This would probably be an expansion of the current DC plan the state has; 5% mandatory contribution with a 3% match, immediate vesting, little portability (If you withdraw the funds from the state plan before retirement, the state keeps the matching funds). The part time special services employees, who get no other benefits, have to join this plan.


  4. Posted by Dave S on May 26, 2014 at 2:02 pm

    Below are my recent posts to & the Bergen Record on this topic:

    Record 05 25 2014
    Don’t be shocked –shocked at the governor’s hardball decision to reduce pension payments in response to the budget crisis. This is a moment for him to achieve real pension reform. Its also an opportunity for Democrats to blame the governor for a transition to 401k’s that was inevitable. Better on his watch than theirs. Many Democrats in private, as do the Record Editorial writers, agree that the pension numbers simply don’t add up. Even if everyone made their contributions, two key problems remain. Too many game the pension system. Second, because investment risk is transferred from the recipient, it unfairly rests with the taxpayer. Remember also, the State is responsible for all public pensions, not just State workers. These issues evaporate under a 401k system. Democrats’ opportunity here is to negotiate a package for all of the related pension systems that is fair to current stakeholders while setting the state on a sound fiscal basis going forward. 05 24 2014

    Ok. He broke his promise and the law. However, there is no realistic way to put Humpty Dumpty back together again. Raising taxes on the wealthy is not a realistic solution. So where do we go from here? There are really 4 or so different State pension systems. The changes need to apply to all. There is a difference between career workers spending 15 or more years working, often underpaid, and those who have gamed the system by benefitting from a few years of high compensation. The priority is to protect pension payments for that career base, especially once they reach 65.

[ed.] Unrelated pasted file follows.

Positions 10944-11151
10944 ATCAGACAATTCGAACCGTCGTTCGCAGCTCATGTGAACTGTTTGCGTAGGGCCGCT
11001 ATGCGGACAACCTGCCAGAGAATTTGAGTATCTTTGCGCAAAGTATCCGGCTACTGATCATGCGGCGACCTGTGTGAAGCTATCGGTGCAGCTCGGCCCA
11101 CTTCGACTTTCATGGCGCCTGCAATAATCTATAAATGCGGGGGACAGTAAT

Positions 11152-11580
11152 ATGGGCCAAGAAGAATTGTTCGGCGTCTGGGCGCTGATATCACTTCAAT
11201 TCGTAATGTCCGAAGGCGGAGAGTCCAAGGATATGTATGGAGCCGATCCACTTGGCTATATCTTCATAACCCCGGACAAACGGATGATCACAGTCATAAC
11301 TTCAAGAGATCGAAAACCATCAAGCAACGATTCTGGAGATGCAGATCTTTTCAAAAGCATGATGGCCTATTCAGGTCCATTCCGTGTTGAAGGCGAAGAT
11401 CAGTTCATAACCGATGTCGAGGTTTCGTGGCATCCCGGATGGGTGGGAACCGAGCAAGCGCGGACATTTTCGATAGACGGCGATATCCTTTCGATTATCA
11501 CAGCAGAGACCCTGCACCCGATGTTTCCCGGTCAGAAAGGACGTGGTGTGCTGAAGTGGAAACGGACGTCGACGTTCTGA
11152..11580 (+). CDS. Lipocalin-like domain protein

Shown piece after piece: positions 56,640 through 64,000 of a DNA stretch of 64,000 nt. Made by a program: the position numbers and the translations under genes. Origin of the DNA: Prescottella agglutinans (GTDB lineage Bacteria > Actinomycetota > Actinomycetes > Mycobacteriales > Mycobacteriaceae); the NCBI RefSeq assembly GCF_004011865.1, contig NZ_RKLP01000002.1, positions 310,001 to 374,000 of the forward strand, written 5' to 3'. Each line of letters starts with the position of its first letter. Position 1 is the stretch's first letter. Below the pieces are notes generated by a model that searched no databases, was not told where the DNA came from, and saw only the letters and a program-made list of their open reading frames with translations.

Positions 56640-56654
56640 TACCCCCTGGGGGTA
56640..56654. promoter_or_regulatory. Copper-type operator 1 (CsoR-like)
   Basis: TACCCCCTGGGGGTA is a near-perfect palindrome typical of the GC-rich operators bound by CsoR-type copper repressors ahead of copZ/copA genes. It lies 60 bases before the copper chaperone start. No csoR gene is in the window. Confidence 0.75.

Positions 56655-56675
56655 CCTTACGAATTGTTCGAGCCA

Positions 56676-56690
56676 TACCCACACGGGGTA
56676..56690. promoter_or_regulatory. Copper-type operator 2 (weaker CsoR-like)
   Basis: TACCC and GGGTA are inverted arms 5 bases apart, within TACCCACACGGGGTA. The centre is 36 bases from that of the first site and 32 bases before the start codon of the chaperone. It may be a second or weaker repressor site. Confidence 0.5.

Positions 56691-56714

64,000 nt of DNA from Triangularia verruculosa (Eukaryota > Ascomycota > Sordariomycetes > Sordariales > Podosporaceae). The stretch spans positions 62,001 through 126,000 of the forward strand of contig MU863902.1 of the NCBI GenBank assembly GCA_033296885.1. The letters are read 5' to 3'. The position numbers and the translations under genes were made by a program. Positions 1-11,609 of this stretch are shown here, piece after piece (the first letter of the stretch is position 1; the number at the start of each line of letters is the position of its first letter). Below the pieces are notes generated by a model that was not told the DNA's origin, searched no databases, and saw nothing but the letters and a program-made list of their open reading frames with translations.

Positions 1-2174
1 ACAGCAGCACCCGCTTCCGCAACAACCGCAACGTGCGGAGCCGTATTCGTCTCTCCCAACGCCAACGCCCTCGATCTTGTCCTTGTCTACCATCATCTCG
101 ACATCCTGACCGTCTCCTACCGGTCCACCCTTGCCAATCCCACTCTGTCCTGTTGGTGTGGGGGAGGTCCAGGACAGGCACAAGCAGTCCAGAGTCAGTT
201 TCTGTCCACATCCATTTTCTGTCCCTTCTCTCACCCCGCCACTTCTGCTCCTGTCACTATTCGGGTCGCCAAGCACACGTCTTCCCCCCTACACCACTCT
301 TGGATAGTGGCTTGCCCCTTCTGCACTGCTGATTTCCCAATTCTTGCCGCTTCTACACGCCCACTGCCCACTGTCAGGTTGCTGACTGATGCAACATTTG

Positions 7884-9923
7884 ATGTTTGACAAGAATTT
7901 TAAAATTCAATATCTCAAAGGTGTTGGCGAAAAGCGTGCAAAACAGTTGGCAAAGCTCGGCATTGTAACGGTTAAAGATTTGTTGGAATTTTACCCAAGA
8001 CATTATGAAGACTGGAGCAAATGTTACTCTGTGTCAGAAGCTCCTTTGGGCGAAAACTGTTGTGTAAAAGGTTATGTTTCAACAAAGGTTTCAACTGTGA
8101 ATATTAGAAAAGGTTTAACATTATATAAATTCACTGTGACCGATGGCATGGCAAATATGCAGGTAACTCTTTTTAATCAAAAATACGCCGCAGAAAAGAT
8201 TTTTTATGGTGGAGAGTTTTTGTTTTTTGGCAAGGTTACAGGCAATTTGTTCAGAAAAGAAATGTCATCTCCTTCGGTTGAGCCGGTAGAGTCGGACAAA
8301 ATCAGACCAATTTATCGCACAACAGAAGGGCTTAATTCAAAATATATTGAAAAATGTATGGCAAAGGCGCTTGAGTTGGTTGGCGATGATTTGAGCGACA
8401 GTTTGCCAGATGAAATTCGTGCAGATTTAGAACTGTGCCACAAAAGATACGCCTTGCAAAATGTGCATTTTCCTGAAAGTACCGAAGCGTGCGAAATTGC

Firstly, the defined benefit pension(s) end. Not necessarily tomorrow for those already employed. It can continue for a few years at which point it sunsets. At that point benefits are calculated and the State’s liability is actuarially determined. Pension benefits are paid out with a few changes. Pensions are paid starting at age 65 in most cases. There is a COLA from age 65 on. Pensions are capped at say, $125,000 (also subject to COLA). For those whose compensation increased rapidly in a short period, there is a limiting formula.

    For new hires and for existing employees after the sunset, there is a 401K plan. The State makes its annual contribution on an equivalent basis as at present, but there is one system and rate for all.
    There is no perfect solution. We can spend years in litigation. Or we can restore the State to fiscal responsibility while reducing somewhat the burden on the taxpayer and being fair to career workers.


  5. Posted by Dave S on May 26, 2014 at 2:13 pm

    My posts were in response to the publicity in the last week regarding the suspension of payments. Some of the comments above have some misguided impression that defined contribution plans are as expensive as defined benefit. No way.

    No one, including the governor, proposes ending pensions. If the average state contribution per worker under DB plans, if current, were, say 8%, that rate and payment would continue under DC. The difference is the investment risk remains with the recipient, who is also contributing on the same average basis as present. (I’m saying all pension plans should evolve into a single DC plan). There would be no McGreevy type calculation, which is one of the “gaming” situations I consider abuse.